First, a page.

Some parents of students at the University of Georgia say mold in 60 year-old dorms is making their children sick. UGA officials say they have received 250 complaints since the start of fall semester in August, most of them from students staying in the Hill Hall community, which includes a half dozen dormitories.
From WSB TV…
Channel 2′s Elizabeth Rawlins was in Athens at the 60-year-old Hill Community, which includes six dorms. Parent Rebecca Ethridge, whose daughter lives at Hill Hall, thinks the university isn’t doing enough to properly maintain the air vents and pipes in the buildings.
Etheridge said her daughter has had sinus issues for the entire semester.
“There have been only been a week or so when she felt better but she had also been home,” Etheridge said.
According to the Atlanta Journal-Constitution, in the last three months, nearly 250 complaints have been filed about potential mold and health concerns inside several dorms.
“It does suck when your throat hurts every night,” one student said.
Etheridge reported pictures to the university of areas and vents that she said appear to be dirty and unmaintained.
“I’ve heard people say it’s dirty,” a student said. “They don’t like to spend a lot of time there if they don’t have to be there.”
Another big complaint from students is dirty air filters. One student said a lot of people have filed work requests to change air filters, but a lot of times it takes a couple of weeks for it to get fixed.
UGA officials issued a statement to Channel 2 Action News, saying:
Since the beginning of the fall semester, University Housing has received 244 reports of potential mold. Many of these reports were concentrated in Creswell Hall (70), Hill Hall (23), Oglethorpe House (20) and Rutherford Hall (12). In both Oglethorpe House and Rutherford Hall, many of these concerns were directed at bathroom showers or ceilings. Staff responded to each request. In most cases, they did not find visible mold.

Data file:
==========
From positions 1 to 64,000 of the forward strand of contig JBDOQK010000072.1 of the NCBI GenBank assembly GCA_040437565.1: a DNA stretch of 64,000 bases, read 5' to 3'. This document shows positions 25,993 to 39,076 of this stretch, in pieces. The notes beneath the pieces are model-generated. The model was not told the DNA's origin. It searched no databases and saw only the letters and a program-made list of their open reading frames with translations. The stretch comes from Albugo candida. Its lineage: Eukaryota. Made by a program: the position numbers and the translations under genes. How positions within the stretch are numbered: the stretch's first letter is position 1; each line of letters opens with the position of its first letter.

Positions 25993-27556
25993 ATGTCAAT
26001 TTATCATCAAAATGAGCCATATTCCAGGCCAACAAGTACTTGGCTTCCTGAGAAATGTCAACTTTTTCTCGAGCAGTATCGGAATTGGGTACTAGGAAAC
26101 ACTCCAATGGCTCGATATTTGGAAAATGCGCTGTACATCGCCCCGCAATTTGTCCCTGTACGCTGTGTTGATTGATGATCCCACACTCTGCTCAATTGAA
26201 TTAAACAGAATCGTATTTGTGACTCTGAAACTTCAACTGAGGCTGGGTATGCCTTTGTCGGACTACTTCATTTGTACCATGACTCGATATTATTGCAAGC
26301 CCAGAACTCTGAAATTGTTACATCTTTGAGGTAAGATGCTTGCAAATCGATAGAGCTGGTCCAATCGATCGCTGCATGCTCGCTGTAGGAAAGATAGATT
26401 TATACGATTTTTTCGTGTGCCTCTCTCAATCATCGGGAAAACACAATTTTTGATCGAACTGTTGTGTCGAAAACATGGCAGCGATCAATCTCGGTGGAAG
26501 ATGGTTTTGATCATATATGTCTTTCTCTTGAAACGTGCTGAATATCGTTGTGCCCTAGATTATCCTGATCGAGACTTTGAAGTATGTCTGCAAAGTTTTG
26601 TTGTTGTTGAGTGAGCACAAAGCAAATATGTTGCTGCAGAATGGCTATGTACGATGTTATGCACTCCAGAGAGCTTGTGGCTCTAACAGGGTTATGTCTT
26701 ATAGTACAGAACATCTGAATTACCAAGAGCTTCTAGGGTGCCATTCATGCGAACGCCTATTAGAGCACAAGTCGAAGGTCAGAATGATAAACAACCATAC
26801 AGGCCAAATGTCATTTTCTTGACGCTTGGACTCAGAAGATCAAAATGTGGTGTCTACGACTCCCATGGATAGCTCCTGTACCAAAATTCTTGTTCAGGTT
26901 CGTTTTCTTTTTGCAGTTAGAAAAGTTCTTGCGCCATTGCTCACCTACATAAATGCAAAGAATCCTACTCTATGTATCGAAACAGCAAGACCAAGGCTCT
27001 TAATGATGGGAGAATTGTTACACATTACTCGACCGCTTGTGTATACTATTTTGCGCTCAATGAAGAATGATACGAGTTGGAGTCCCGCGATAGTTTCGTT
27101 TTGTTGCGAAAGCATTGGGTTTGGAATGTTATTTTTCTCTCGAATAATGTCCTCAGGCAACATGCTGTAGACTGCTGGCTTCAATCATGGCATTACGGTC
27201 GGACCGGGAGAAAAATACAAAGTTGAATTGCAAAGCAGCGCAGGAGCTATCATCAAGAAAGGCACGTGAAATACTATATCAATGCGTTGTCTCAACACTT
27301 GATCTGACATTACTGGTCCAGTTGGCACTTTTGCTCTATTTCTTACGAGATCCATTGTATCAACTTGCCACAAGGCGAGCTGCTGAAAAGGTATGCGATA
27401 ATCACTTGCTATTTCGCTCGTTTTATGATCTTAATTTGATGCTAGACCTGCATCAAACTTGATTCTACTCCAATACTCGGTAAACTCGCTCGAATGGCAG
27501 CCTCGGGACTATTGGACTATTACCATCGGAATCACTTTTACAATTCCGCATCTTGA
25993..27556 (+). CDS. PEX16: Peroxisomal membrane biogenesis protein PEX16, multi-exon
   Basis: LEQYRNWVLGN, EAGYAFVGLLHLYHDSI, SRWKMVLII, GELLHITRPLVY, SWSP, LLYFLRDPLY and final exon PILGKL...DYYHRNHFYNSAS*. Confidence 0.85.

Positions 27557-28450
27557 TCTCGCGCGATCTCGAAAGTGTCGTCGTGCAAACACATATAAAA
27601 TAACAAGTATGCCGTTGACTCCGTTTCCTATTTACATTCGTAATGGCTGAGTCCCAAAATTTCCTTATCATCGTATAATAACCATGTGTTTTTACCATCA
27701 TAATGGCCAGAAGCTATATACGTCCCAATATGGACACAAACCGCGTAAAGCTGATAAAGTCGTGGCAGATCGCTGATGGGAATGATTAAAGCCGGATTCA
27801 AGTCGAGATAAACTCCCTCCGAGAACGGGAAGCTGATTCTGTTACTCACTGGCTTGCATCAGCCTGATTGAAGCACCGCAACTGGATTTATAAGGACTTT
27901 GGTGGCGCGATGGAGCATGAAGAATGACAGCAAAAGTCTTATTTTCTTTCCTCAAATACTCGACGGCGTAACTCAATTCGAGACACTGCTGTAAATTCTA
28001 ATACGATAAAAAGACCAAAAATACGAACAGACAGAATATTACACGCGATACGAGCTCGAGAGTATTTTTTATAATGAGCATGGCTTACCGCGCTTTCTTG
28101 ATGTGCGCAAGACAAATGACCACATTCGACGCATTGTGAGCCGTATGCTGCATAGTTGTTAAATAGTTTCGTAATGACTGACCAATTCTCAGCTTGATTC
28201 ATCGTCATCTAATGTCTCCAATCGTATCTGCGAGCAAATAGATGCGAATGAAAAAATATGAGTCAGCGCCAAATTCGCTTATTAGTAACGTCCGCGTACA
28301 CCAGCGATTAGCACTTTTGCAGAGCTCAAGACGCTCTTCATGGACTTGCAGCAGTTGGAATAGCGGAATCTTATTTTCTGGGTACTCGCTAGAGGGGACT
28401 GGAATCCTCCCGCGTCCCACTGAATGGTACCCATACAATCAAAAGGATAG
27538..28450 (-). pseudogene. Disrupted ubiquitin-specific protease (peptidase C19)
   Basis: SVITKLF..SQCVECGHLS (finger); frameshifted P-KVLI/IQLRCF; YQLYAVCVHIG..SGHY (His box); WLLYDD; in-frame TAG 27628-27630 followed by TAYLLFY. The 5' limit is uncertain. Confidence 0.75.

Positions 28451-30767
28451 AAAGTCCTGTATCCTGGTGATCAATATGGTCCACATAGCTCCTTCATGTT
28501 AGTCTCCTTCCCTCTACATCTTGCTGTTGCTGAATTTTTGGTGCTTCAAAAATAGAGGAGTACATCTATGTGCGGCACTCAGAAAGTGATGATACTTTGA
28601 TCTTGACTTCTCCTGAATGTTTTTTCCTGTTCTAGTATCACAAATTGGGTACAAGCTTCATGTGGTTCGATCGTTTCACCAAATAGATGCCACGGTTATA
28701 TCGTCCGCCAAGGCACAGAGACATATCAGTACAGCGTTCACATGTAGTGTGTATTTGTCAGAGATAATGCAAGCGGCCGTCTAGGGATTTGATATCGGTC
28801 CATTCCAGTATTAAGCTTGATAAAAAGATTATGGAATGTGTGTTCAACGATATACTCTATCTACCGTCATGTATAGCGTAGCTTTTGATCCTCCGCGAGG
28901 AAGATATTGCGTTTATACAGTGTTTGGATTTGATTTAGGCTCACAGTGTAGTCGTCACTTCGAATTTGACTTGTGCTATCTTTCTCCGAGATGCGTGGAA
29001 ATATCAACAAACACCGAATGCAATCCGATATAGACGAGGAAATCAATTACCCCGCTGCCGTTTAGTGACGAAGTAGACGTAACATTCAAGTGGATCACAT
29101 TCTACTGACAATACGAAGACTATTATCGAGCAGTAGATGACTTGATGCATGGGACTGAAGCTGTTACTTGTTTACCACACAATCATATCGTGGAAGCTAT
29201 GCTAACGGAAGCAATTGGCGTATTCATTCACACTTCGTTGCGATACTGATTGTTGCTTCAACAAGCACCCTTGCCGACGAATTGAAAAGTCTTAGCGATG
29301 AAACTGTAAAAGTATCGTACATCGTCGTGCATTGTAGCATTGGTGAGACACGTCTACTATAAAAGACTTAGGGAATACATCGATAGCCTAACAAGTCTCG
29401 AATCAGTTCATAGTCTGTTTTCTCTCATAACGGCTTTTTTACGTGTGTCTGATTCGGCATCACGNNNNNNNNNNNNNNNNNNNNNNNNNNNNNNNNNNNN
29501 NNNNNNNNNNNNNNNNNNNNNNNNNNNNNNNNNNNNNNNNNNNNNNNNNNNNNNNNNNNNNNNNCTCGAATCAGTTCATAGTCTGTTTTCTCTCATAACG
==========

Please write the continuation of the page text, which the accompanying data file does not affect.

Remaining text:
Where they did encounter visible mold, it was typically in small quantities.
Staff responded immediately by cleaning the surfaces.
Also this fall, University Housing worked with an independent consultant to take a total of 47 air samples of 33 individual student spaces in seven buildings, which included ambient environment samples. The air quality tests did not indicate any additional issues.
After extremely heavy rains in early October, University Housing found that insulation on chilled water pipes in Hill Hall appeared to have mold growing on them. As a result, two tests were immediately initiated: the first to confirm if mold was present and, if so, what type; and the second, a sample-based, air-quality test of Hill Hall to determine the types and concentrations of any mold and fungi that might be present.
While waiting for the test results to come back, University Housing contracted with a vendor to remove and replace the insulation. The work was completed within two weeks.
As part of University Housing’s preventative maintenance, heating and air filters in student rooms and common area spaces are cleaned or replaced either quarterly or semiannually according to the specific filter’s
Etheridge said she’s glad the university is doing something, but she’s not sure that it’s enough.
UGA officials said they have conducted air quality tests, which have not indicated any additional issues.
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